Objective: The objective of this study was to determine whether Lactobacillus species found in African women differ substantially to those of white decent, described in previous studies. The vaginal microbiota play an important role in female health, and when the naturally dominant lactobacilli are displaced resulting in bacterial vaginosis (BV), the host is more at risk of acquiring sexually transmitted diseases, including HIV.
Methods: Vaginal samples were collected from 241 healthy, premenopausal Nigerian women, which were then Gram-stained for Nugent scoring. Microbial DNA was extracted, amplified using polymerase chain reaction (PCR) and Lactobacillus primers, and processed by denaturing gradient gel electrophoresis (DGGE). Lactobacillus species were identified by DNA sequencing and BLAST algorithm.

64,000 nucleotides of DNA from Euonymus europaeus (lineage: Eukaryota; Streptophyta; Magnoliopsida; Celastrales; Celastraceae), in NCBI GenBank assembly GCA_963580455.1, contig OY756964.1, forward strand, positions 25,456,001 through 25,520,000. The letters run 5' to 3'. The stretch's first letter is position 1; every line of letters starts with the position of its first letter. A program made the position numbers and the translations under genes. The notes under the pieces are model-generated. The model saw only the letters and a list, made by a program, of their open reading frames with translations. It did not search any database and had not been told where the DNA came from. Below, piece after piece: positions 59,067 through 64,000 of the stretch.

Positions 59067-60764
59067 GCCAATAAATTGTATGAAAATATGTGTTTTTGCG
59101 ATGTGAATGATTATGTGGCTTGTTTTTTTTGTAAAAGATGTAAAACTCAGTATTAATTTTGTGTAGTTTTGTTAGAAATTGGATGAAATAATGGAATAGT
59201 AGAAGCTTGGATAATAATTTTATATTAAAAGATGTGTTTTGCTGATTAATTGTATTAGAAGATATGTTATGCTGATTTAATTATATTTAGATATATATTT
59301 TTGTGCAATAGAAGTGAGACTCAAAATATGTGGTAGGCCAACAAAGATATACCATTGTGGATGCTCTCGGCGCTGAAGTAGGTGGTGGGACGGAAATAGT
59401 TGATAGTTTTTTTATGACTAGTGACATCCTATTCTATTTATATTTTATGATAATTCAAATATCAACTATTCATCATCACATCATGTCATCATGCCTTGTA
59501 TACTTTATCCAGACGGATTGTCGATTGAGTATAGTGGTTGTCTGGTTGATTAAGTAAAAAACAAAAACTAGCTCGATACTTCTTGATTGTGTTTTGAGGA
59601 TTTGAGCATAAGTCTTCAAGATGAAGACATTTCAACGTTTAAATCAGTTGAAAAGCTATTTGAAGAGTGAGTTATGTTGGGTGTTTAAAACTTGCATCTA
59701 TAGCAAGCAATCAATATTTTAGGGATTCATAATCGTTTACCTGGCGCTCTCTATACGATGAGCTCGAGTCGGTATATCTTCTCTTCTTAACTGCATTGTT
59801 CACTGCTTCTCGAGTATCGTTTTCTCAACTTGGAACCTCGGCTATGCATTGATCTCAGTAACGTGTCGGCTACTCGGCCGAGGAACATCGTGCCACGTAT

Results: Of the samples, 207 (85.8%) had PCR products for lactobacilli, whereas 34 (14.2%) showed absence of lactobacilli, which correlated to the BV Nugent scores. On sequencing of amplicons, 149 subjects (72%) had sequence homologies to lactobacilli. Most women (64%) were colonized by L. iners as the predominant strain, similar to previous findings in Canadian and Swedish women. L. gasseri was found in 7.3% samples, followed by L. plantarum, L. suntoryeus, L. crispatus, L. rhamnosus, and other species.
Conclusion: The findings indicate that even with geographic, racial, and other differences, the predominant vaginal Lactobacillus species is similar to species in women from Northern countries.